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…more thoughts on Resting Heart Rate & Heart Rate Zone training

September 7, 2019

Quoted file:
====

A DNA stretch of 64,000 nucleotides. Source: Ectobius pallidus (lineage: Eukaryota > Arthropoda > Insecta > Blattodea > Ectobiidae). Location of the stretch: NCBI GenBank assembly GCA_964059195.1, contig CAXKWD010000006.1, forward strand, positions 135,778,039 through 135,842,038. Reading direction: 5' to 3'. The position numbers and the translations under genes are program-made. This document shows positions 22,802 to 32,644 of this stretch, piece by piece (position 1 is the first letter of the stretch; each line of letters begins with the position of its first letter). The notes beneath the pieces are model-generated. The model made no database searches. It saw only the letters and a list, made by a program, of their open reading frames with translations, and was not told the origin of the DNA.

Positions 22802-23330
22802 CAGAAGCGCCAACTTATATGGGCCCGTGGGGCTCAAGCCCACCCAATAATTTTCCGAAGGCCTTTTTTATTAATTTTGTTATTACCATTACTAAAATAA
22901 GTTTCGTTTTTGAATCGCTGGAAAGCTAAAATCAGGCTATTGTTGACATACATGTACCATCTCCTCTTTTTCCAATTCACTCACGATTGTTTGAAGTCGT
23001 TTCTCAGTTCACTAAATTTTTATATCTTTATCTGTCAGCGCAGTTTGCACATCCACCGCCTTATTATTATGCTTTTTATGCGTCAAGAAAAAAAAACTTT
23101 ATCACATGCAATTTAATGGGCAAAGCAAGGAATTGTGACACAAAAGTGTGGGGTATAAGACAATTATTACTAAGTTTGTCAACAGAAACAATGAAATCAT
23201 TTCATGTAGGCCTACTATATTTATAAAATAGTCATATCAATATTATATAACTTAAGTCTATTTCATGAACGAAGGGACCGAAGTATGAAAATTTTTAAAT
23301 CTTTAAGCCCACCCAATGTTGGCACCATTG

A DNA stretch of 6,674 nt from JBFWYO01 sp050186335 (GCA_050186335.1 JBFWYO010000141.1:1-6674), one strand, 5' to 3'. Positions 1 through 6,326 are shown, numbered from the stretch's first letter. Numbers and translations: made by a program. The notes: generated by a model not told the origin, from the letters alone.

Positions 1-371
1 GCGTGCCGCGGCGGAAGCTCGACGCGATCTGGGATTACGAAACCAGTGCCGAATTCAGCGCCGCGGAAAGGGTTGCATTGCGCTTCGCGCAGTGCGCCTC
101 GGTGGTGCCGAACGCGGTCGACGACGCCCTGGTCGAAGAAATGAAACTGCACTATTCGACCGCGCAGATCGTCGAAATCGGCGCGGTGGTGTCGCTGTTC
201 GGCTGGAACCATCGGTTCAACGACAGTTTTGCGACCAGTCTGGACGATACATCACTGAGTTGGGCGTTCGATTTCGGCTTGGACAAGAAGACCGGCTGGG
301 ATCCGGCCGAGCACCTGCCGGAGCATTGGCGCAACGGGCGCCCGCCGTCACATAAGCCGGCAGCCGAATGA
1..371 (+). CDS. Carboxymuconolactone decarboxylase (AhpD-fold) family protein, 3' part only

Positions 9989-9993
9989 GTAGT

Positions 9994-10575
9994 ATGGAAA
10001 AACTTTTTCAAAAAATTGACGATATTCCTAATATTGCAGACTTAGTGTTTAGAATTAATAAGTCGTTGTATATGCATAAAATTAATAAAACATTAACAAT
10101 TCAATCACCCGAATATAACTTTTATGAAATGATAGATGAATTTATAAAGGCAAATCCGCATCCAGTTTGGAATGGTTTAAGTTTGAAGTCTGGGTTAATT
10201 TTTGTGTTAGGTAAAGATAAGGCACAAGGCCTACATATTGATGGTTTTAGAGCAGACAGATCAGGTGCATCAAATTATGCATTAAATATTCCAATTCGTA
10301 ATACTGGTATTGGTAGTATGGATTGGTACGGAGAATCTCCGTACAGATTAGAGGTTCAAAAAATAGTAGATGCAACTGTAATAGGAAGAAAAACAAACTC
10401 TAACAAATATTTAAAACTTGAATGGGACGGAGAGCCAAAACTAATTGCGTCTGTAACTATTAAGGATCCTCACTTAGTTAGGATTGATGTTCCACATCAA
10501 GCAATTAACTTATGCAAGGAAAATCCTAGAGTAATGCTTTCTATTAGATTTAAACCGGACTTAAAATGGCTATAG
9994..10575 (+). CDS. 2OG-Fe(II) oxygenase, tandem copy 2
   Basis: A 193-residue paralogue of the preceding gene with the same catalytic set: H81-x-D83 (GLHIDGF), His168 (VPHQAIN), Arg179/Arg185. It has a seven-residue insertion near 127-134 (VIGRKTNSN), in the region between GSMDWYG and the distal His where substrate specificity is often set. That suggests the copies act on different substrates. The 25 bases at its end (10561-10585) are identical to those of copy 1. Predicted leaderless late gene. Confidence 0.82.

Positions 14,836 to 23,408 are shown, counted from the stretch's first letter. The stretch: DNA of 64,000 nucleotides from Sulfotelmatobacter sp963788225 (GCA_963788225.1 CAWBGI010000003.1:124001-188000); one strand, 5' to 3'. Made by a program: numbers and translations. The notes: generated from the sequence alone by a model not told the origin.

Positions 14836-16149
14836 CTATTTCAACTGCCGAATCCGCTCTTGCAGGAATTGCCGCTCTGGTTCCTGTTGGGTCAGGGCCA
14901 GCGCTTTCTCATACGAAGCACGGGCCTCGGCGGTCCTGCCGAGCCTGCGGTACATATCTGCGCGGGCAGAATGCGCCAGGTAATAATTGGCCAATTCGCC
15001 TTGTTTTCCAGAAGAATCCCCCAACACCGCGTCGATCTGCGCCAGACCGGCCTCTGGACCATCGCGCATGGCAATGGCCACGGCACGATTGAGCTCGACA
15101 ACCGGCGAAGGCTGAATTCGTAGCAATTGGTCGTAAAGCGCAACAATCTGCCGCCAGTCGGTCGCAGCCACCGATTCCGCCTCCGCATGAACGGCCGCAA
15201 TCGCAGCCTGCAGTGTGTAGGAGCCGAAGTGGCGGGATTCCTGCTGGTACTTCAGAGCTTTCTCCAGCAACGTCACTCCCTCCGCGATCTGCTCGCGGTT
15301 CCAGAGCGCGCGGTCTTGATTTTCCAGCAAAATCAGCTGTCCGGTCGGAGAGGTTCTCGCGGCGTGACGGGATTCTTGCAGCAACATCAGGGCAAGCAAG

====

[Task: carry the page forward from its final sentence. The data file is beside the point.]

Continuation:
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You don’t need to own a heart rate monitor to exercise effectively. That is a myth. With that said, I do think monitoring heart rate has value. Just know that you can absolutely gauge most any exercise of any type by the way you feel while doing it. This is often referred as the Talk Test. If you can easily talk, the exercise is considered lower-intensity. If you can’t, it’s more intense. Obviously, there is plenty of room in between. Don’t make the mistake of thinking all exercise need be intense to be effective. It’s not just about burning as many calories in one session as possible, it’s also about sustainability. In other words, can you repeat this for a long time to come without quitting? The average person quits exercise within the first six months. I would argue that the average American needs more lower-intensity exercise… done more often. I’m talking about something like dedicated Walking most days of the week. It’s great if someone does some form of really intense exercise once or twice a week (if they are healthy enough to to so) but not if the other 5 days are all rest days. Move more often, even if it’s low-intensity. Adequate DAILY movement is always the correct choice. Our bodies were made to move. Walking is the best choice, that is why we have legs. Aim for a goal of lowering your resting heart rate by the end of the year. (For healthy heart rate zones, Google: “karvonen formula calculator”). If you really want to do higher-intensity (HIIT) exercise, try getting your resting heart rate UNDER 60 before doing so if possible. Consult with a medical professional if you have any specific concerns or conditions. #bssbbooks #restingheartrate #walkingasexercise #austinpersonaltrainer #austinpersonaltraining #blueskystrongbox